11th Grade

 Junior Year Timeline

September

• Begin to consider what you will do after high school.Options include: pursuing some form of additional education (technicalschool, two-year or four-year college), military, or straight to work. 
• Find out how to register for the PSAT/NMSQT through the Guidance office.

October 

• Register and take the PSAT/NMSQT (given only in October). By doing so,you will get practice taking the SAT and an indication on how you mightscore as well as possibly qualifying for scholarships through theNational Merit Foundation. 
• PSAT Test date – Saturday, mid October
• Students register in early October through the guidance department.
• Attend college representative visits arranged through the Guidance office 
• Attend college fairs

November

• Keep your grades up (extra help is available from your teachers and NHS tutors) 
• Get involved in extracurricular activities (clubs, sports, volunteer work, etc.) if you haven’t done so already 

December

 Receive PSAT/NMSQT scores and review results. 
• Consider registering for a SAT prep course (school-sponsored, Kaplan,Princeton Review, Educational Services Center, etc.). Brochures areavailable in the Career Resource Center. 
• Develop your individual timeline for taking SAT I’s (and possibly SAT II’s) and check registration deadlines. 

January

• Decide what type of post-secondary education you are lookingfor (technical/career school, two-year college, four-year college, etc.)
• Consider the following factors: location, size, majors offered, socialenvironment, cost, admission requirements, academic rigor,activities/clubs, sports, etc. 
• Continue to prepare for your SAT I. 

February – April

 Begin seriously searching for post-secondary schools youmight like to attend. Use Naviance, college search websites (see JuniorPlanning Guide), and college guidebooks (available in the CareerResource Center) as resource materials.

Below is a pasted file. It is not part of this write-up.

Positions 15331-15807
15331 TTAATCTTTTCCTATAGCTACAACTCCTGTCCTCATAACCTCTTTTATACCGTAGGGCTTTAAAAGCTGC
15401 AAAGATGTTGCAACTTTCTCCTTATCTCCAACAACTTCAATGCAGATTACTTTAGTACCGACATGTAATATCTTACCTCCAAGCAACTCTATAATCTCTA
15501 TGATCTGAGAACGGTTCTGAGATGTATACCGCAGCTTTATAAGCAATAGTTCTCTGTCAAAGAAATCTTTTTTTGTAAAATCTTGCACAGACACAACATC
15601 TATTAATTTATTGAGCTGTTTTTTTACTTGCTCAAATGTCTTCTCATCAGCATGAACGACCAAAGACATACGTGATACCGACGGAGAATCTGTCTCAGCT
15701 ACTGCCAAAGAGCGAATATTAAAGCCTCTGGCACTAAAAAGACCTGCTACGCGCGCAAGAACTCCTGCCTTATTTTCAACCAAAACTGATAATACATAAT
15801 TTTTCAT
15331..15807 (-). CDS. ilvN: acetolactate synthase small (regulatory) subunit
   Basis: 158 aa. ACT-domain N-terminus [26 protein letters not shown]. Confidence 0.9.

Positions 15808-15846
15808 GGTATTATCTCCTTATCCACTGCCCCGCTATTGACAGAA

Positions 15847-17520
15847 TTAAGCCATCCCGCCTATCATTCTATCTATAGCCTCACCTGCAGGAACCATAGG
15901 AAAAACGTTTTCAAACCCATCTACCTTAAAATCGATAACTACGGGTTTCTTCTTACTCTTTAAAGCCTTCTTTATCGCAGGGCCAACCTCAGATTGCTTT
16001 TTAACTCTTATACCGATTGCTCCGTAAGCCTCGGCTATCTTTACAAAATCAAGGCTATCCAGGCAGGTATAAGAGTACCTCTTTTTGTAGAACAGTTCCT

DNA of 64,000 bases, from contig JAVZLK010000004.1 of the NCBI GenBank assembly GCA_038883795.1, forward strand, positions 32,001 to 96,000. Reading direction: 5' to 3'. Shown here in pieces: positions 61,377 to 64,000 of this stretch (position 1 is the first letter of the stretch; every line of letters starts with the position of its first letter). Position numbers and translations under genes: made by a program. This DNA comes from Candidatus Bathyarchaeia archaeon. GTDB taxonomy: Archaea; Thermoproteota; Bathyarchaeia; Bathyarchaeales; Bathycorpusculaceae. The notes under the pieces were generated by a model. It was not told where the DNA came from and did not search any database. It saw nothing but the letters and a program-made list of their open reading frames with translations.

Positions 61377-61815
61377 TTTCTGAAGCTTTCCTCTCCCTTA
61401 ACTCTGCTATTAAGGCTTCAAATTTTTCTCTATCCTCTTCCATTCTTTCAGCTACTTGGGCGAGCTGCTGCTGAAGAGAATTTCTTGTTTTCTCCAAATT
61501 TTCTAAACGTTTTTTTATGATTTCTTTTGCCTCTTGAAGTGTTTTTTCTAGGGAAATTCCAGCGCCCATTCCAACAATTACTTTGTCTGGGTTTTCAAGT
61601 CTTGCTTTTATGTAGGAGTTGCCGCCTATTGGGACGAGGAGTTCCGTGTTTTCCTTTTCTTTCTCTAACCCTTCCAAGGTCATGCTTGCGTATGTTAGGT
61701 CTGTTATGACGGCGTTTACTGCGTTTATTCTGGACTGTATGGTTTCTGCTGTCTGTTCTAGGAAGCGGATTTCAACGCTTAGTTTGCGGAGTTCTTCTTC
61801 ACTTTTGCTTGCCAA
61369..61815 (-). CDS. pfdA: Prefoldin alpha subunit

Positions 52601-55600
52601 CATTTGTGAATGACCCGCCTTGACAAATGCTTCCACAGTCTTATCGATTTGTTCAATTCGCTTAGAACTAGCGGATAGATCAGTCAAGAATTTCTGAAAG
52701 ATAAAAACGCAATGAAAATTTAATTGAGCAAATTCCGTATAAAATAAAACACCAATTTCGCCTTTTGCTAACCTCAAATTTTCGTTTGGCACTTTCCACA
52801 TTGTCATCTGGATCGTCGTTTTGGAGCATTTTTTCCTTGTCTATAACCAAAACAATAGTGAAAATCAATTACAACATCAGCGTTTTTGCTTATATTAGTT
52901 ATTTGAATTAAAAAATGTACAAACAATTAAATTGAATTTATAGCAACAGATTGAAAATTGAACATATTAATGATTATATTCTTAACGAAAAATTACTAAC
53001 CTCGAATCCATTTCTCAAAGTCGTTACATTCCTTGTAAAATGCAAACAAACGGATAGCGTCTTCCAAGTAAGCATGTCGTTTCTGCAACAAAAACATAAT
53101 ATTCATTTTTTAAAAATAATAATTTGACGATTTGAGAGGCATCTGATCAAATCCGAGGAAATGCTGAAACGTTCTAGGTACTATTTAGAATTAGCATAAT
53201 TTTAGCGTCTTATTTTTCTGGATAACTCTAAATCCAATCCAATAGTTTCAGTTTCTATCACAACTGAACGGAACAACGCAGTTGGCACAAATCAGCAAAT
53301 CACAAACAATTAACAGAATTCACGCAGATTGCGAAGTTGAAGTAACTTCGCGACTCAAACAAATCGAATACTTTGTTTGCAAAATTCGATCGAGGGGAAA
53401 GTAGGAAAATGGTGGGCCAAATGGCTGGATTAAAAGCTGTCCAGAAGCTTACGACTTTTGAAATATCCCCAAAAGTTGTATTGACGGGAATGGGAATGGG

• Email colleges for catalogs, applications, etc. and get on their mailing list 
• Arrange to visit potential colleges during spring break – many schoolswill have open houses and tours during this time and you’ll be able tosee classes in session. 
• Register for the SAT I (March, May, or June). Registration bookletsare available in the Career Resource Center or you can register on-line at COLLEGE BOARD
• An additional standardized test to consider taking is the ACT (Aprilor June). Registration booklet are available in the Career ResourceCenter or you can register on-line at ACT 
• Students interested in attending one of the military academies shouldcontact their U.S. Representative and U.S. Senators and express theirdesire to be nominated. 
• Students interested in playing sports in college and who may qualifyfor an athletic scholarship should contact coaches at schools they’reinterested in.

May

 Take the SAT I. 
• Submit an NCAA Clearinghouse form on-line, at www.eligibilitycenter.org, if you intend to participate in college athletics. Go to www.ncaastudent.org for more information. 

June

• Another chance to take the SAT I or ACT. 
• If a potential school requires them, take the SAT II subject tests.

July – August

• Continue to visit colleges during the summer. 
• Try to narrow down your list to between 5 – 7 schools to which youwill apply (your list should include a combination of reach, target, andsafety schools). 
• If you plan to apply for Early Decision, make a definite decision overthe summer and prepare to submit your application very early in theschool year. 
• Register early in September to take the SAT I’s again in October. 

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